Europe’s Largest Low-Cost Airlines Want to Form Their Own Alliance
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While some of America’s biggest airlines — including American, Delta and United — have taken a cue from their low-cost competitors by introducing basic economy rates that strip passengers of everything from the chance to choose their own seats to the ability to make use of the luggage bin above their heads, The Telegraph reports that a group of Europe’s largest budget airlines — including easyJet, Norwegian and Ryanair — have been toying with the idea of forming their own “low-cost alliance,” which could pose a major threat to the business of full-service carriers like British Airways and Emirates.
Though the aforementioned no-frills airlines have long been competitors, they’re beginning to see how banding together could shake up the airline industry and improve their bottom lines across the board, particularly when it comes to long-haul flights. Ryanair alone services more than 200 destinations in 33 different countries, making it the largest airline network in Europe — British Airways flies to 183 destinations, although in 78 different countries. Many of these low-cost carriers service smaller, regional airports in far-flung places that would be difficult to reach otherwise, while Norwegian offers long-haul flights to the U.S., Asia and the Caribbean and recently confirmed that it’ll be expanding to Argentina, so the travel opportunities would be many if the carriers all worked together on this.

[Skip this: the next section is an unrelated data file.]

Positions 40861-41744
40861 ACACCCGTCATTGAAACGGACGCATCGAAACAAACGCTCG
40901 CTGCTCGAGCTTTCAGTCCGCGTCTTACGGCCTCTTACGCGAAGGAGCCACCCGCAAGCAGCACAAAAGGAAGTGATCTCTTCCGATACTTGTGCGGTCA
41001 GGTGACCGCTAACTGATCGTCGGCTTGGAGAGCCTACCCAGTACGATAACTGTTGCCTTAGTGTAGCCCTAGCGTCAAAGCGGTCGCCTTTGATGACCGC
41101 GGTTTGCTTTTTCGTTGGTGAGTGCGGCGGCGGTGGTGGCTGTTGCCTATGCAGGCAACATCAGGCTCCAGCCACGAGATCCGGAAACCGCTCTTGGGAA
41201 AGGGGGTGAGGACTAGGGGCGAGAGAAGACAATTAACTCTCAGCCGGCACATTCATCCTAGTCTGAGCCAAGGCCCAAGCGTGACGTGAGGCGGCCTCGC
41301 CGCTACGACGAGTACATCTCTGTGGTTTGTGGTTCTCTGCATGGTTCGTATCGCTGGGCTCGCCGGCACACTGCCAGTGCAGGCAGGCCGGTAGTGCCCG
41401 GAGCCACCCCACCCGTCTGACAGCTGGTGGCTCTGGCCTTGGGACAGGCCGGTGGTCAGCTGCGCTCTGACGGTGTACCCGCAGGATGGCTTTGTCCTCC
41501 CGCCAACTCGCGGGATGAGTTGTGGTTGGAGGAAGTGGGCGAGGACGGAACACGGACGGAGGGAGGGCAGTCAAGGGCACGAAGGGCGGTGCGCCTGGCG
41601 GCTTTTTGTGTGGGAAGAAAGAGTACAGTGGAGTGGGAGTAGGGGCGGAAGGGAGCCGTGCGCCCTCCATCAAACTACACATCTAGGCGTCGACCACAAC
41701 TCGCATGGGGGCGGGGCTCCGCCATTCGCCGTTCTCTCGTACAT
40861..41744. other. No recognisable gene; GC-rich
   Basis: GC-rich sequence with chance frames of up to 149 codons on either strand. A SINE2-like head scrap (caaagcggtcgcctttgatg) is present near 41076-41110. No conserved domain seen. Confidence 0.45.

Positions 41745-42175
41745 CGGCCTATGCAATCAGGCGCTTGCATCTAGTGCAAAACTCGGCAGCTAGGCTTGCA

At the moment, though no official deals have been made, easyJet, Norwegian and Ryanair seem to be the primary players. Stay tuned to TPG for the latest updates — we’ll be watching this closely, especially since it could be a great thing for budget-minded travelers.
H/T: The Telegraph
Featured image courtesy of Etienne de Malglaive/Gamma-Rapho via Getty Images.
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